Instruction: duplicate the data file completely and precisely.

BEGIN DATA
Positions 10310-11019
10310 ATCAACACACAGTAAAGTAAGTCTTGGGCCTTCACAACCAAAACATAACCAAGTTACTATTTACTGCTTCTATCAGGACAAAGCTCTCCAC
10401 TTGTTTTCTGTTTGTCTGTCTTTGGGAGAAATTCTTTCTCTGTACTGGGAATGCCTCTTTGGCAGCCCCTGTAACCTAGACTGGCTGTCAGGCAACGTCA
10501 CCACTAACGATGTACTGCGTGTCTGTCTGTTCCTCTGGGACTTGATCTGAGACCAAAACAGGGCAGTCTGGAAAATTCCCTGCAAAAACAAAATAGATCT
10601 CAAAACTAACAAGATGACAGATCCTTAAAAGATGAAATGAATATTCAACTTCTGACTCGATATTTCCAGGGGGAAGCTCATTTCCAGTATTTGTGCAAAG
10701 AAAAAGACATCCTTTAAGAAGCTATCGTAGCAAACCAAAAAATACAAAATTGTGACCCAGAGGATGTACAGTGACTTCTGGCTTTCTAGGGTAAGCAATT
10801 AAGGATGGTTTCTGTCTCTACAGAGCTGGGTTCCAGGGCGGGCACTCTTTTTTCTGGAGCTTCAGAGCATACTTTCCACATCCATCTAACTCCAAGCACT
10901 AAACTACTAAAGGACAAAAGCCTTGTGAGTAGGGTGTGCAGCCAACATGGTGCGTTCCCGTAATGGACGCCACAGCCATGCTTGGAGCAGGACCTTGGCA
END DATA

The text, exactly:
Positions 10310-11019
10310 ATCAACACACAGTAAAGTAAGTCTTGGGCCTTCACAACCAAAACATAACCAAGTTACTATTTACTGCTTCTATCAGGACAAAGCTCTCCAC
10401 TTGTTTTCTGTTTGTCTGTCTTTGGGAGAAATTCTTTCTCTGTACTGGGAATGCCTCTTTGGCAGCCCCTGTAACCTAGACTGGCTGTCAGGCAACGTCA
10501 CCACTAACGATGTACTGCGTGTCTGTCTGTTCCTCTGGGACTTGATCTGAGACCAAAACAGGGCAGTCTGGAAAATTCCCTGCAAAAACAAAATAGATCT
10601 CAAAACTAACAAGATGACAGATCCTTAAAAGATGAAATGAATATTCAACTTCTGACTCGATATTTCCAGGGGGAAGCTCATTTCCAGTATTTGTGCAAAG
10701 AAAAAGACATCCTTTAAGAAGCTATCGTAGCAAACCAAAAAATACAAAATTGTGACCCAGAGGATGTACAGTGACTTCTGGCTTTCTAGGGTAAGCAATT
10801 AAGGATGGTTTCTGTCTCTACAGAGCTGGGTTCCAGGGCGGGCACTCTTTTTTCTGGAGCTTCAGAGCATACTTTCCACATCCATCTAACTCCAAGCACT
10901 AAACTACTAAAGGACAAAAGCCTTGTGAGTAGGGTGTGCAGCCAACATGGTGCGTTCCCGTAATGGACGCCACAGCCATGCTTGGAGCAGGACCTTGGCA